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Open Access Research article

The potential of the Child Health Utility 9D Index as an outcome measure for child dental health

Lyndie A Foster Page1*, W Murray Thomson1, Zoe Marshman2 and Katherine J Stevens3

Author Affiliations

1 Faculty of Dentistry, University of Otago, Dunedin, New Zealand

2 Academic Unit of Dental Public Health, School of Clinical Dentistry, University of Sheffield, Sheffield, UK

3 School of Health and Related Research (ScHARR), The University of Sheffield, Sheffield, UK

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BMC Oral Health 2014, 14:90  doi:10.1186/1472-6831-14-90

Published: 16 July 2014

Abstract

Background

The Child Health Utility 9D (CHU9D) is a relatively new generic child health-related quality of life measure (HRQoL)—designed to be completed by children—which enables the calculation of utility values.

The aim is to investigate the use of the CHU9D Index as an outcome measure for child dental health in New Zealand.

Method

A survey was conducted of children aged between 6 and 9 years attending for routine dental examinations in community clinics in Dunedin (New Zealand) in 2012. The CHU9D, a HRQoL, was used, along with the Child Perceptions Questionnaire (CPQ), a validated oral health-related quality of life (OHRQoL) measure. Socio-demographic characteristics (sex, age, ethnicity and household deprivation) were recorded. Dental therapists undertook routine clinical examinations, with charting recorded for each child for decayed, missing and filled deciduous teeth (dmft) at the d3 level.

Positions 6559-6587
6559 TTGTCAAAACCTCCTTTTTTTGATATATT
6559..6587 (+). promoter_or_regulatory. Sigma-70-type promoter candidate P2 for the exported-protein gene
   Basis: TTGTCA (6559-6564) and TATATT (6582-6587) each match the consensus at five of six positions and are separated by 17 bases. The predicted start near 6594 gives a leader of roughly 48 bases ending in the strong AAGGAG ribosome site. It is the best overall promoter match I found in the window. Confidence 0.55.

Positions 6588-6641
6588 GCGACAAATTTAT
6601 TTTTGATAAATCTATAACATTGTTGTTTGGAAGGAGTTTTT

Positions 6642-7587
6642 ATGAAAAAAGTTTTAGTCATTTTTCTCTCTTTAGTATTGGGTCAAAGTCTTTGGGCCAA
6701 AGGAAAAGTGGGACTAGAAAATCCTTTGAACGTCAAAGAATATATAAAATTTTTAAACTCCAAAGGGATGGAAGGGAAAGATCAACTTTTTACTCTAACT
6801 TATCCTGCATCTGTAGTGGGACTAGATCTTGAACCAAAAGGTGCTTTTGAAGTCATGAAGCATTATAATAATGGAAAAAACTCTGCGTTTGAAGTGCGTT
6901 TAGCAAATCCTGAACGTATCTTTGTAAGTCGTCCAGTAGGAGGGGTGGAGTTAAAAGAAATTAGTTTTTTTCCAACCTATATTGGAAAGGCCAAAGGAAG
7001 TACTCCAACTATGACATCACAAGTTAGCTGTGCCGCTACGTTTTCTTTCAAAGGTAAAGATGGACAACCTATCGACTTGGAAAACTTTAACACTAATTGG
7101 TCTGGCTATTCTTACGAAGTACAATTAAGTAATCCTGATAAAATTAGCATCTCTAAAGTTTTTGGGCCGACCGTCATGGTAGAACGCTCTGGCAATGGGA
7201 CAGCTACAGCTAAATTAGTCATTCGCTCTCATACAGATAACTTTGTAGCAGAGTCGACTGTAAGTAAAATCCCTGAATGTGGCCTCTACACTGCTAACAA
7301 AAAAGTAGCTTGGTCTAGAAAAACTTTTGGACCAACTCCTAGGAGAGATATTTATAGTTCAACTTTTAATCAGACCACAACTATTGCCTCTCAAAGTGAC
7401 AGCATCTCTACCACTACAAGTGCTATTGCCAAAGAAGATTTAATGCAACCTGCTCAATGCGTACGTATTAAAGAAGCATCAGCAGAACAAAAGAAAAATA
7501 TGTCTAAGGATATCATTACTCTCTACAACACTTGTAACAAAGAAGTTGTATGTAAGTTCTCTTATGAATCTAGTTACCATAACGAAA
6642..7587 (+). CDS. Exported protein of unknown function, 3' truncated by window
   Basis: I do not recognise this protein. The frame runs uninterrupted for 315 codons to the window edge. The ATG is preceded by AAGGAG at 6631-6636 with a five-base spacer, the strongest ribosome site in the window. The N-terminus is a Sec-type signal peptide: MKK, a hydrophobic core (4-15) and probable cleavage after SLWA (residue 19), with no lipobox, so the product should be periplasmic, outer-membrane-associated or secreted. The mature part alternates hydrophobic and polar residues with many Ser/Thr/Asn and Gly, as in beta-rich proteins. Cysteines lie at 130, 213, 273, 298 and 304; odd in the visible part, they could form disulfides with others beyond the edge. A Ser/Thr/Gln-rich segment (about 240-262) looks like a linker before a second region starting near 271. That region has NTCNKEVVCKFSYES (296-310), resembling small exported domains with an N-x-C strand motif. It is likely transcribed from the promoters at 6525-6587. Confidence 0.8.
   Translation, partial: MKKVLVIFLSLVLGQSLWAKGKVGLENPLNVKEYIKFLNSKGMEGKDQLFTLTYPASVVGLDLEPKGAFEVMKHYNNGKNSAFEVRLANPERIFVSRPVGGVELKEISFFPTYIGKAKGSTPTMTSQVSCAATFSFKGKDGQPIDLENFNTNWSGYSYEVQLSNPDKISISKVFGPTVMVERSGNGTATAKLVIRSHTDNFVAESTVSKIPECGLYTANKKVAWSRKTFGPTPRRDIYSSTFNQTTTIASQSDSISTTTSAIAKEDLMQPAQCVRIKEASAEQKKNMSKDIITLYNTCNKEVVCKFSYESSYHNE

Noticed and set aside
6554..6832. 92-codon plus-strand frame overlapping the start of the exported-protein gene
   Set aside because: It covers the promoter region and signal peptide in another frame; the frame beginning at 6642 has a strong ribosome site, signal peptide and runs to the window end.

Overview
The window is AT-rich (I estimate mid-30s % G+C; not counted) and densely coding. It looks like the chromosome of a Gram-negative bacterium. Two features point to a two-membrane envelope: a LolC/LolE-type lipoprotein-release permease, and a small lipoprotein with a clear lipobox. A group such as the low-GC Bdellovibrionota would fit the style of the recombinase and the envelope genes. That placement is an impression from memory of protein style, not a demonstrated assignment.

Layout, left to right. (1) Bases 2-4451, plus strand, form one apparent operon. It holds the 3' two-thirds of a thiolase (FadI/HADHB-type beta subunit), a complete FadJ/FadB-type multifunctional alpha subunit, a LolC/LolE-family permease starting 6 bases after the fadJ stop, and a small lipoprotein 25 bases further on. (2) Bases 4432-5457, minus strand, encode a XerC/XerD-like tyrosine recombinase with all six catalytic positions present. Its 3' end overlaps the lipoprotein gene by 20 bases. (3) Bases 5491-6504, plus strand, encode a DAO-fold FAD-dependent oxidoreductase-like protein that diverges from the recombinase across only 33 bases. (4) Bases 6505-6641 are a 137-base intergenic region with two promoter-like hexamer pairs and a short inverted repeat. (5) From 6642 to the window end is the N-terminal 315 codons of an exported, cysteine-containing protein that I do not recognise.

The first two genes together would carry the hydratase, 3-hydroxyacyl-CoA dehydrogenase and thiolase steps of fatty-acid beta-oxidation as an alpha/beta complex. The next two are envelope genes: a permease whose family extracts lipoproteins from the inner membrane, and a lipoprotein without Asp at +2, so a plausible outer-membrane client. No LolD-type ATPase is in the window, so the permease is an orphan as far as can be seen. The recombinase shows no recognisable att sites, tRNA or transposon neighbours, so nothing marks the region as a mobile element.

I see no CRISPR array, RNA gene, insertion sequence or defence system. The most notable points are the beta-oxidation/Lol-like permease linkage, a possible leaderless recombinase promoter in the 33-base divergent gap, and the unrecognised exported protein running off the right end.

Results

One hundred and forty 6-to-9-year-olds (50.7% female) took part in the study (93.3% participation rate). The mean d3mft was 2.4 (SD = 2.6; range 0 to 9). Both CHU9D and CPQ detected differences in the impact of dental caries, with scores in the expected direction: children who presented with caries had higher scores (indicating poorer OHRQoL) than those who were free of apparent caries. Children with no apparent caries had a higher mean CHU9D score than those with caries (indicating better HRQoL). The difference for the CPQ was statistically significant, but for CHU9D the difference was not significant. When the two indices were compared, there was a significant difference in mean CHU9D scores by the prevalence of CPQ and subscale impacts with children experiencing no impacts having mean CHU9D scores closer to 1.0 (representing perfect health).

Conclusion

The CHU9D may be useful in dental research. Further exploration in samples with different caries experience is required. The use of the CHU9D in child oral health studies will enable the calculation of quality-adjusted life years (QALYs) for use in economic evaluation.

Keywords:
Quality of life; Health utility; Dental caries; Children